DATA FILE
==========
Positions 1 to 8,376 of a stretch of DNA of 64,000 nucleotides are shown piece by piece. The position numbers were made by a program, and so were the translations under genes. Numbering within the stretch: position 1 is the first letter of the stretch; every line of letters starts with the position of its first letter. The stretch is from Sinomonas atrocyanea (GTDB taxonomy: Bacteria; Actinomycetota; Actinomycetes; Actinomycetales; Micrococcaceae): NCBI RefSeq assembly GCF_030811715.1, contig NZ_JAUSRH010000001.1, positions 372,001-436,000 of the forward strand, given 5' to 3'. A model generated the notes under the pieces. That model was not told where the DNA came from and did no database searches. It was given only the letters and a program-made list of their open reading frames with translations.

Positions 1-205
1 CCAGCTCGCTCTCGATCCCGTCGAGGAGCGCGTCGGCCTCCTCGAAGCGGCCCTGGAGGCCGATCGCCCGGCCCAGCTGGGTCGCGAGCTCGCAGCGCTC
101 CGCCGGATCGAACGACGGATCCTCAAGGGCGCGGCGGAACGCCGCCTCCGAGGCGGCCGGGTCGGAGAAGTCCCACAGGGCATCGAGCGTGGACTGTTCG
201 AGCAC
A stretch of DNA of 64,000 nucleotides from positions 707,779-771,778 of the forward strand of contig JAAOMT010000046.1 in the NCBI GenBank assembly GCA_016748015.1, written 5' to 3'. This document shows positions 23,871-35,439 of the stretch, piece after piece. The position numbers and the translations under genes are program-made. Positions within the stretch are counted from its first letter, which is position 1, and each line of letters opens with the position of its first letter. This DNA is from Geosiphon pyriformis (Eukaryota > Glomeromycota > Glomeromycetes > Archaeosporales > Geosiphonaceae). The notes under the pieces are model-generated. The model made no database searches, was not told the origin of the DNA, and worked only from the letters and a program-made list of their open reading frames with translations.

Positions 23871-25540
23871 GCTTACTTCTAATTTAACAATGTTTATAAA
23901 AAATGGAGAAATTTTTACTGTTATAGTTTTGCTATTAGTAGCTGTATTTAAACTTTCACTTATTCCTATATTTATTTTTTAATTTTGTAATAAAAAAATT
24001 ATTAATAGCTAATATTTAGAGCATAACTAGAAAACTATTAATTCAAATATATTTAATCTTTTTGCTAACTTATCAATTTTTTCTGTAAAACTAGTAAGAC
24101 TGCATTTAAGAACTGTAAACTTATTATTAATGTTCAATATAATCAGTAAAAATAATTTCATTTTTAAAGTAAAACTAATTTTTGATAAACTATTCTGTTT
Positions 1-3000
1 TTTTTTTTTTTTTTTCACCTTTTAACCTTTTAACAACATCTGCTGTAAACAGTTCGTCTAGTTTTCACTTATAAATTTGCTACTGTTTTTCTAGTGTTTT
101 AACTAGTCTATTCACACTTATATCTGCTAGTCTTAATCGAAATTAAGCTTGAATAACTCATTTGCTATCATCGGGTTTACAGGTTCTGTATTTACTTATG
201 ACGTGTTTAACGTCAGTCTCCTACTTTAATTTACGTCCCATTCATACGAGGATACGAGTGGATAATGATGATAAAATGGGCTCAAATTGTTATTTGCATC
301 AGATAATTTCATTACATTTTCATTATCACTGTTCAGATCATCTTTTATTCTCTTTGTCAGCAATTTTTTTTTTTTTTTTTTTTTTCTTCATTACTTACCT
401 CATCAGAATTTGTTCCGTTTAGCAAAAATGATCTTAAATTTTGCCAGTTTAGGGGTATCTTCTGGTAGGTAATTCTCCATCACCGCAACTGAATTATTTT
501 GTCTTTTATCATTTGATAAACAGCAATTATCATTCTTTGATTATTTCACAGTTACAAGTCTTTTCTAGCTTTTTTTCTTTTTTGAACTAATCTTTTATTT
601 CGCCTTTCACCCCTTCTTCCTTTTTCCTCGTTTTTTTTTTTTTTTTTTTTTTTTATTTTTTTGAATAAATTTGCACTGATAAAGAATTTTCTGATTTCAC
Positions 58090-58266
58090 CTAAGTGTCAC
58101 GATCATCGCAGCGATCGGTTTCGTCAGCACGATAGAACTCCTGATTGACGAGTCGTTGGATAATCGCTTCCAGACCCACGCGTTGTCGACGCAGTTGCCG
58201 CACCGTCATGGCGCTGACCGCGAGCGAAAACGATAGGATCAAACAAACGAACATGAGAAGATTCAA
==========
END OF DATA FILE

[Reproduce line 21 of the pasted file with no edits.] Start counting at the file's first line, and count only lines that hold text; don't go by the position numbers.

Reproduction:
58090 CTAAGTGTCAC